WORDPRESS WEDNESDAY: Preparation and Presentation by Ann Chiappetta

Good afternoon to you all, and thanks so much for hanging around with me here in campbellsworld today.

This afternoon author Ann Chiappetta shares with us some great tips for readying one’s self for public speaking. As I read this fabulously written and very informative piece I was reminded of an interview I heard not long ago. Today as I read I couldn’t help thinking the interviewer would’ve done well to have had these wonderful tips.

Folks, Ann does lots of public speaking and I for one am going to take what she’s shared with us here to heart and you should too.

Have a look, and do be sure to keep reading after you’ve enjoyed Ann’s article to learn all about her latest published book as well as all the other magnificent things she has to offer.

 

words of life ebook cover

How Can I Do That?

Tips for Presentations and Public Speaking for VIPs

 

By Ann Chiappetta M.S.

 

Introduction

This article will examine the various ways a person who is blind utilizes text to speech technology, often referred to as a speech program, when speaking in public. Blind people cannot take a peek at a paper or read a teleprompter. Some visually impaired people can use magnifiers and large print, while others cannot; many individuals who lose vision later in life do not develop the skill required to read proficiently aloud from brailed notes. Therefore, should the VIP wish to speak in public, a reliable means   other than brailed notes must be identified.

 

It is difficult to mention all the options for a person using audible prompting for public speaking, but examples will be provided to help   the listener become familiar with some of these options. This primer will also help the listener identify the equipment and formatting to bring his or her best presentation to potential audiences.

 

A Note on Memorization

Many people panic when asked to memorize and repeat a series of numbers or a piece of text. For better or worse, this is the age of remembering passwords and user names and it is overwhelming; perhaps the ability to commit your own writing to memory is unrealistic. As a result, this article posits   a person can combine memorization with other audible prompting tools to gain confidence and benefit from a successful presentation. This is what is meant by audible prompting.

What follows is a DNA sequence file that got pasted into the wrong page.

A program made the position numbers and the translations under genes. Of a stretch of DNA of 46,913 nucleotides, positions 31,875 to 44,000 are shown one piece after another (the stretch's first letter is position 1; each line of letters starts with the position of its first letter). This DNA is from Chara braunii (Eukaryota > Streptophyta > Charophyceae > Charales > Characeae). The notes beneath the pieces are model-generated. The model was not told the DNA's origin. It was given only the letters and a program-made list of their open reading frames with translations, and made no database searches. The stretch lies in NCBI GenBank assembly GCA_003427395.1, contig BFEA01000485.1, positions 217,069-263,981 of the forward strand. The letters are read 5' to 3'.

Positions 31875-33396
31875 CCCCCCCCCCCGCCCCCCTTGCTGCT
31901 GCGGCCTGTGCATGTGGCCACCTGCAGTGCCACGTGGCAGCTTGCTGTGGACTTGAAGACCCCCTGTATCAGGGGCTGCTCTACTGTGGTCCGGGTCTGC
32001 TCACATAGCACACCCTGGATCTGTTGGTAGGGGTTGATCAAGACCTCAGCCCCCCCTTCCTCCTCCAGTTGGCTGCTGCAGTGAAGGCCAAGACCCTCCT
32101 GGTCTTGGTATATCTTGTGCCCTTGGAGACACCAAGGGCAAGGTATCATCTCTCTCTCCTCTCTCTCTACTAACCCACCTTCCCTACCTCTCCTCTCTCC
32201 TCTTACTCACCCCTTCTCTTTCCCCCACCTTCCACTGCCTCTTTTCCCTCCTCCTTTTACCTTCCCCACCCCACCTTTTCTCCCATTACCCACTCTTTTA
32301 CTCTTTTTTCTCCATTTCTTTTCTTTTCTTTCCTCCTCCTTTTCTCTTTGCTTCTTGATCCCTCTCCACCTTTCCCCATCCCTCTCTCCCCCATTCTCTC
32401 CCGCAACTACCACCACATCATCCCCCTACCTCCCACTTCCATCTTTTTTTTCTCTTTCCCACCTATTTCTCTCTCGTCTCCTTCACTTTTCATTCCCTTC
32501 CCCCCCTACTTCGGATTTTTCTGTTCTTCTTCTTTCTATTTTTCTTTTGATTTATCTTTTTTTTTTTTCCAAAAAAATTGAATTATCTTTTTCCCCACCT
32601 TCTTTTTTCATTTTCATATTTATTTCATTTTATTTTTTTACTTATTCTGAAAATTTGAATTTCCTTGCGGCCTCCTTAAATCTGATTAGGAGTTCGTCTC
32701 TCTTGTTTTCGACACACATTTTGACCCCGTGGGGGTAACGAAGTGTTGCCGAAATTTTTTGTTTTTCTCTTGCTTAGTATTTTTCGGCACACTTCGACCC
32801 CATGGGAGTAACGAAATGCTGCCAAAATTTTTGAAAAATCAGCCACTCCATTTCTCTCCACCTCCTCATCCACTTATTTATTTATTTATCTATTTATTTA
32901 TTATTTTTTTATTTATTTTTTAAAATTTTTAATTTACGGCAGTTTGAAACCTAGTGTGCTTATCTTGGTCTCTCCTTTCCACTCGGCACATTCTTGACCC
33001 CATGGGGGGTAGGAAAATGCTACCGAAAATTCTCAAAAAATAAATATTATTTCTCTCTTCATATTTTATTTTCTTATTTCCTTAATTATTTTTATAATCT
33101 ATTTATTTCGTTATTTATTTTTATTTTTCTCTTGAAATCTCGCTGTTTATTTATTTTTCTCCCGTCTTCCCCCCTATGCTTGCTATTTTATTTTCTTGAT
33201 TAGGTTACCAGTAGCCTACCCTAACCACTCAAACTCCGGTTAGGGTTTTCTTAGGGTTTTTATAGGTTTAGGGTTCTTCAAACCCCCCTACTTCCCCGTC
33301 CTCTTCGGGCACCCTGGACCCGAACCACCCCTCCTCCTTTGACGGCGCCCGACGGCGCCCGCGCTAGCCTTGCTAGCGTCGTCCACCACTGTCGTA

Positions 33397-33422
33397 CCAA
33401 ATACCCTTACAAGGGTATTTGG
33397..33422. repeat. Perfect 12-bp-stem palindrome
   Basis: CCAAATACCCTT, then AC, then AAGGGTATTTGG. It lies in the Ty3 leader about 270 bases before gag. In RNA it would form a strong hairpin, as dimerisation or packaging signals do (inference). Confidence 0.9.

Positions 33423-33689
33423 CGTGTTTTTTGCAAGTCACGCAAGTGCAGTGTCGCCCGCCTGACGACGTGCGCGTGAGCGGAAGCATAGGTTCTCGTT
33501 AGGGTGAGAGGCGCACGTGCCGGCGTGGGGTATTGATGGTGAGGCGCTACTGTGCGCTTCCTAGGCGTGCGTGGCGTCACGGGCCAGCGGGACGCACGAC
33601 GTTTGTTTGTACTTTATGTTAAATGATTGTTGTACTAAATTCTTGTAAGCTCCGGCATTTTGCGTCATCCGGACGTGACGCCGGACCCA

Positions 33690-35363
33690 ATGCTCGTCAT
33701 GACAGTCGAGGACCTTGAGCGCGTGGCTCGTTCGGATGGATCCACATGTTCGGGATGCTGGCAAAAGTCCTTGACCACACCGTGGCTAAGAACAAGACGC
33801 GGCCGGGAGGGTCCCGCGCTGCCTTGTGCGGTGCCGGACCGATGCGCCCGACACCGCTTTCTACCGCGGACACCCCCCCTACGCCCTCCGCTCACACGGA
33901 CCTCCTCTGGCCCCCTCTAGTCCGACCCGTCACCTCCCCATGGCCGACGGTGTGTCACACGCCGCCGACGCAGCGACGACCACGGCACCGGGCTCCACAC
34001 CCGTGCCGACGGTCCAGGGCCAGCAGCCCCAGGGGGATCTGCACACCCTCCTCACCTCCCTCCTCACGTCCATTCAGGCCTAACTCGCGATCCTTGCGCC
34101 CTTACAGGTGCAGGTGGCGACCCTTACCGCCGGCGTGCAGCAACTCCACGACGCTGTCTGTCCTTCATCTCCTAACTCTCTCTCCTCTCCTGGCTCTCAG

Preparation

One cannot be over-prepared. Good preparation   produces a good presentation — it helps to relax the performance anxiety just enough to make it look effortless. It also is a back-up plan should things go awry, stressing the old adage, “always have a plan B,”.

Preparing the Text

This element is very important. If the text is not formatted to flow when read aloud, you will encounter trouble when reading it aloud. A presentation is a type of performance, and the piece you present is the script.  If the line is too long, the natural pause and other rhythmic breaks will be lost and result in a very stiff and stilted recitation. Similarly, if the speech program speaks too fast, you will become overwhelmed and lose your place.

 

For example, take a twenty-line poem and listen to your speech program, then repeat it. You may benefit from slowing down the speech program to help you practice repeating each line after hearing it. It will seem awkward at first and you will need to invest some effort.

When reading the piece, take note of the natural pauses and breaks as you repeat what is spoken by the speech program. If you cannot remember the line completely with one listen, make a new line at the point where it becomes hard to recall the words. A long line will hang up the speaker, while shorter lines can be accessed quickly by using the down arrow for navigation.  Shorter lines mean better performance and quick orientation in terms of this medium, especially if you lose your place.

 

Equipment

Example: using laptop, single ear headphone or ear bud.

Helpful Hint: practice and record your presentation, play it back and listen for places where you become tongue tied or struggle to follow the text.  You may find you will need to edit the presentation, which can also help make it stronger.

The day of the presentation, I bring my laptop, the presentation saved in Microsoft Word on it, a/c adapter, ear piece, spare headset, and a back-up on my iPad, checking both before packing them up.

 

I have already practiced and revised until I feel confident, I could even muddle through should every piece of technology fail. Hope for the best and Plan for the worst.

 

Conclusion

The key to becoming proficient with audible prompting takes practice. This method helps not just presenters who are blind, but other individuals who are challenged by printed materials.   Individuals with Dyslexia, for instance, use effective listening to help with presentation notes.  Think of this method like the old-fashioned script prompter whispering your lines.  By the time you step onto the stage, all you will require is a little help.

 

MORE ABOUT ANN CHIAPPETTA…

 

 

In this new collection, Words Of Life: Poems And Essays,   the  author once again exhibits the ability to write about both the light and dark sides of life.

To purchase Ann’s books, go to http://www.dldbooks.com/annchiappetta/

 

 

 

 

 

 

 

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